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Germany cools on Russian prisoner swap after Navalny death

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Germany’s appetite for a potential deal with the Kremlin to swap a Russian hitman in a prisoner exchange has cooled markedly since the death of Alexei Navalny, according to US and German officials.

The Russian opposition leader’s allies said on Monday that Navalny, who died in prison earlier this month at 47, was about to be freed from prison on the eve of his death and accused Putin of having him killed to torpedo the exchange.

A deal would have involved the release of Vadim Krasikov, a Russian national who was sentenced to life in prison by a German court three years ago for the murder of a former Chechen rebel in Berlin in 2019.

But a German official said Navalny’s death made the likelihood of such a swap far less likely. Germany, like other western countries, has said that Putin is responsible for the Russian opposition leader’s death. A spokesperson for Chancellor Olaf Scholz declined to comment.

Russian President Vladimir Putin hinted in his interview with the conservative commentator Tucker Carlson earlier this month that Russia might be prepared to release Evan Gershkovich, a Wall Street Journal reporter who has been in jail for almost a year on espionage charges, in exchange for Krasikov.

People familiar with the matter said there had been “discussions” in recent weeks for Russia to release Gershkovich, Navalny and US veteran Paul Whelan in return for Krasikov. But with Navalny now dead, the people said, Berlin’s interest in a deal had waned.

“They no longer have anyone in mind they feel it would be worth swapping a state-sponsored murderer for,” a US official said. “They don’t have a poster child they’re looking to get out.”

In a video posted to YouTube on Monday, Maria Pevchikh, board chair of Navalny’s foundation, said she had “received confirmation that negotiations were at the final stage” on an exchange the day before Russia’s prison service announced the activist’s death earlier this month.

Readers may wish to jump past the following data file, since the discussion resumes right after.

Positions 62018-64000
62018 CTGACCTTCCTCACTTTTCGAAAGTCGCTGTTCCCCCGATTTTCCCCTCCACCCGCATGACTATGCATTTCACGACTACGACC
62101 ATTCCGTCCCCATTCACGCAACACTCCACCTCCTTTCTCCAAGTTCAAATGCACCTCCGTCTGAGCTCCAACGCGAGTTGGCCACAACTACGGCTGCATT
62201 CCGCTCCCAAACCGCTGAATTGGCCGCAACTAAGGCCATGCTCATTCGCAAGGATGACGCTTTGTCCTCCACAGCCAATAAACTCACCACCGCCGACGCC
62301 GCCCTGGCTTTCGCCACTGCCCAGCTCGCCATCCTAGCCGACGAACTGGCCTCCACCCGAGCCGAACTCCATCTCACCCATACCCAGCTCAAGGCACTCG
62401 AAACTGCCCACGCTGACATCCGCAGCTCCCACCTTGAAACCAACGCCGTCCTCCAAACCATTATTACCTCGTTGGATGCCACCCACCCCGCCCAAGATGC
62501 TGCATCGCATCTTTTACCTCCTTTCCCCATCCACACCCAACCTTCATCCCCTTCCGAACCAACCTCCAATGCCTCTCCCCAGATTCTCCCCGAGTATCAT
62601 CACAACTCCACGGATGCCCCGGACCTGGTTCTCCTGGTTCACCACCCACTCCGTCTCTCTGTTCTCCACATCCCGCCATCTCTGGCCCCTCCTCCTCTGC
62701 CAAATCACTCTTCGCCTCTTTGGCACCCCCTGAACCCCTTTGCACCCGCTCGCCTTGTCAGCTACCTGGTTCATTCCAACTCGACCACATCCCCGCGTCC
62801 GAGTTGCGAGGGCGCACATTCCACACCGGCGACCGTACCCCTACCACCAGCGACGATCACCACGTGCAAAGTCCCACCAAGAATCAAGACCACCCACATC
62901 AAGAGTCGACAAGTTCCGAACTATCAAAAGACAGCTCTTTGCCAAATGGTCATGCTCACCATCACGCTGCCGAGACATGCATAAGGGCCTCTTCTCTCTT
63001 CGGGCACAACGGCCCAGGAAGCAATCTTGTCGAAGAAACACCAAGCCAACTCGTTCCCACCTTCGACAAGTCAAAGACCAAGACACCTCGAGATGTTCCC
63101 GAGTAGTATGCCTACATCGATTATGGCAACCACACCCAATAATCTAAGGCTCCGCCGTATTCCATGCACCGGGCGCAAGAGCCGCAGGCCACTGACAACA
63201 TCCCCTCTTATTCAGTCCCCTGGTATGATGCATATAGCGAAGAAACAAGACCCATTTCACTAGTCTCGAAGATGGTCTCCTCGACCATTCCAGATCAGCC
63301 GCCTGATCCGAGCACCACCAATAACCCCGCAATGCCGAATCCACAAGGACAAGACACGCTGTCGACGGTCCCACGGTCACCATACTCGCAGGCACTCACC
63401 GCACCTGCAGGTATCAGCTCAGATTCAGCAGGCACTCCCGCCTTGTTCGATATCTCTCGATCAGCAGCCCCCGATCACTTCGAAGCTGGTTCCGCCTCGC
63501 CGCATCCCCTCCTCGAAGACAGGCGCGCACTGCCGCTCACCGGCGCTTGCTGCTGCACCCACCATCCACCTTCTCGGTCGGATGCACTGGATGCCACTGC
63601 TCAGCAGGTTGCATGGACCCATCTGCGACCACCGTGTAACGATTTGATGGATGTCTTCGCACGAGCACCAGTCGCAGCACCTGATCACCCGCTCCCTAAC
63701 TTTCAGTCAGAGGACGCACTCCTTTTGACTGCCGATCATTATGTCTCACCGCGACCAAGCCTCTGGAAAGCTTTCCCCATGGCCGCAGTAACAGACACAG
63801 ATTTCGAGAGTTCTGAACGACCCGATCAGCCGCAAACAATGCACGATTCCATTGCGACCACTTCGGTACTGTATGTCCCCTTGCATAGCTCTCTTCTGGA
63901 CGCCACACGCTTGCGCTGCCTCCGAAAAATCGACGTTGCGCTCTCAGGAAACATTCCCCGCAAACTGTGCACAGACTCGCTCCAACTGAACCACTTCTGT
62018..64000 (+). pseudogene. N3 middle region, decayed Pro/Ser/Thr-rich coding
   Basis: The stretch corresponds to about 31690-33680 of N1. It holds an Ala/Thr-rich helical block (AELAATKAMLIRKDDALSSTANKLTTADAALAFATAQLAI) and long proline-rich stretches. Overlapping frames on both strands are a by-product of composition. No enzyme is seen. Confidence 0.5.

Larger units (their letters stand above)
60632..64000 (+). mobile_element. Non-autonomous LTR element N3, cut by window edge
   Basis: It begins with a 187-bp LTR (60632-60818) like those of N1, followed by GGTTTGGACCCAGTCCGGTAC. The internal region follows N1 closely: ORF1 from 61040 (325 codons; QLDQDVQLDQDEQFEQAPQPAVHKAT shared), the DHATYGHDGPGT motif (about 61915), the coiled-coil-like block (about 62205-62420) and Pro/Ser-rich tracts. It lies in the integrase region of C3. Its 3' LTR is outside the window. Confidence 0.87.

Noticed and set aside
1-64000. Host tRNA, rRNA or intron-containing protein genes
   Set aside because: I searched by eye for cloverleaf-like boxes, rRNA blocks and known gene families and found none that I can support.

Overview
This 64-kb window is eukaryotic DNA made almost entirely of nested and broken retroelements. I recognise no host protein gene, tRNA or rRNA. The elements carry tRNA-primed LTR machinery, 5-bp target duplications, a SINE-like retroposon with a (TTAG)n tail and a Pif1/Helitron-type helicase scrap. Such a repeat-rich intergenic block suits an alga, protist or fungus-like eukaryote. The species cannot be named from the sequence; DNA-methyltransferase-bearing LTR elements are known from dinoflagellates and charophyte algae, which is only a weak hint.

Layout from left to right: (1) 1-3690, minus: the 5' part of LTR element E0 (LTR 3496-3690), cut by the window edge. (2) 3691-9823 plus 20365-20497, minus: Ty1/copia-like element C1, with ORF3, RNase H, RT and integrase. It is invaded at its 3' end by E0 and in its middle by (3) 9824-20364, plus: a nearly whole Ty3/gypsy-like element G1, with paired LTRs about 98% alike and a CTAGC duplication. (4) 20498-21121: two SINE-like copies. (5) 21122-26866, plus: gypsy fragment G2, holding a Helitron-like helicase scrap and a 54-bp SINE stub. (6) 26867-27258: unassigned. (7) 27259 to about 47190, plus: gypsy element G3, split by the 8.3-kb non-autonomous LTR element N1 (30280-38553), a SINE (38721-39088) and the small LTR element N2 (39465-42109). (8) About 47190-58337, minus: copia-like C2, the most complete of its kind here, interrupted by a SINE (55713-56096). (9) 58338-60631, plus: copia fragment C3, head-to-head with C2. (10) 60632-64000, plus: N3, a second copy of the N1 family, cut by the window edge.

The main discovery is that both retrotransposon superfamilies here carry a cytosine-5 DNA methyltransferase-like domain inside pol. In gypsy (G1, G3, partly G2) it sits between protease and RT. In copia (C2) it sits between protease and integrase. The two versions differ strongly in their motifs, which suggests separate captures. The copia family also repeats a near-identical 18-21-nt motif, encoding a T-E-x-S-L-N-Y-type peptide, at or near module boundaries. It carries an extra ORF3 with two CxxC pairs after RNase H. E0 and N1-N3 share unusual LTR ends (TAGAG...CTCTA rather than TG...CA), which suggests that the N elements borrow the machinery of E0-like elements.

Pevchikh said Putin “had been offered” to swap Navalny and two US citizens for Krasikov at the beginning of February. Roman Abramovich, the former Chelsea FC owner who has been an important intermediary negotiating prisoner swaps during the war in Ukraine, passed on the proposal, she said.

“Putin was clearly told that the only way to get Krasikov is to exchange him for Navalny. ‘Hold on,’ thought Putin. ‘I can’t tolerate Navalny being free. And since they are willing to exchange Krasikov on principle, then I just need to get rid of the bargaining chip and offer someone else when the time comes’,” Pevchikh said.

She described Putin’s behaviour as “absolutely irrational” and driven purely by hatred for Navalny, to the point that the president “acts against his own rational interests”.

Vadim Krasikov during his sentencing © Mika Savolainen/Pool/EPA-EFE

Dmitry Peskov, Putin’s spokesperson, told the Financial Times: “I am not aware of such agreements.”

After Navalny’s death, the Kremlin accepting a swap involving Krasikov was less likely, said a person close to Abramovich.

“The situation with Krasikov has gotten much worse. It’ll be difficult to fit him into any arrangement,” the person said. “They’ll have to do a deal for someone else. I don’t think the Germans will do it.”

A spokesperson for Abramovich did not immediately respond to a request for comment.

Russian President Vladimir Putin being interviewed by Tucker Carlson © Gavriil Grigorov/Sputnik/Kremlin/Reuters

Krasikov was convicted of killing Zelimkhan Khangoshvili, a Georgian citizen of Chechen ethnicity, in Berlin’s Tiergarten park in 2019. The judge in the case said Krasikov had “acted on the orders of the Russian central government” and accused Moscow of “state terrorism”.

In the interview with Carlson, Putin appeared to acknowledge that the hit had been carried out at the behest of the Kremlin, calling Krasikov a “patriot” and suggesting that Russia’s “special services” were trying to get him released.

US officials said the fact that Krasikov had apparently assassinated Khanghoshvili on German soil on the Russian authorities’ orders made it difficult for Berlin to consider releasing him. Annalena Baerbock, the German foreign minister, described the killing at the time of Krasikov’s conviction as a “serious breach of German law and Germany’s sovereignty”.

But the inclusion of Navalny in discussions about a potential swap had made it much more palatable to Scholz’s government, officials said. Navalny had a large following in Germany and received medical treatment in Berlin’s Charité hospital in 2020 after being poisoned with the nerve agent novichok while campaigning in Siberia.

The US has said Gershkovich is “wrongfully detained” and demanded his release. He was detained by Russia’s FSB domestic intelligence service in March 2023 while on a reporting assignment in the city of Ekaterinburg.

A spokesperson for The Wall Street Journal said: “We know the US government is taking seriously the efforts to free Evan, and we cannot comment further.”

Whelan was convicted of espionage charges in Russia in 2020, which he and the US vehemently deny, and is serving a 16-year sentence in a rural prison colony.

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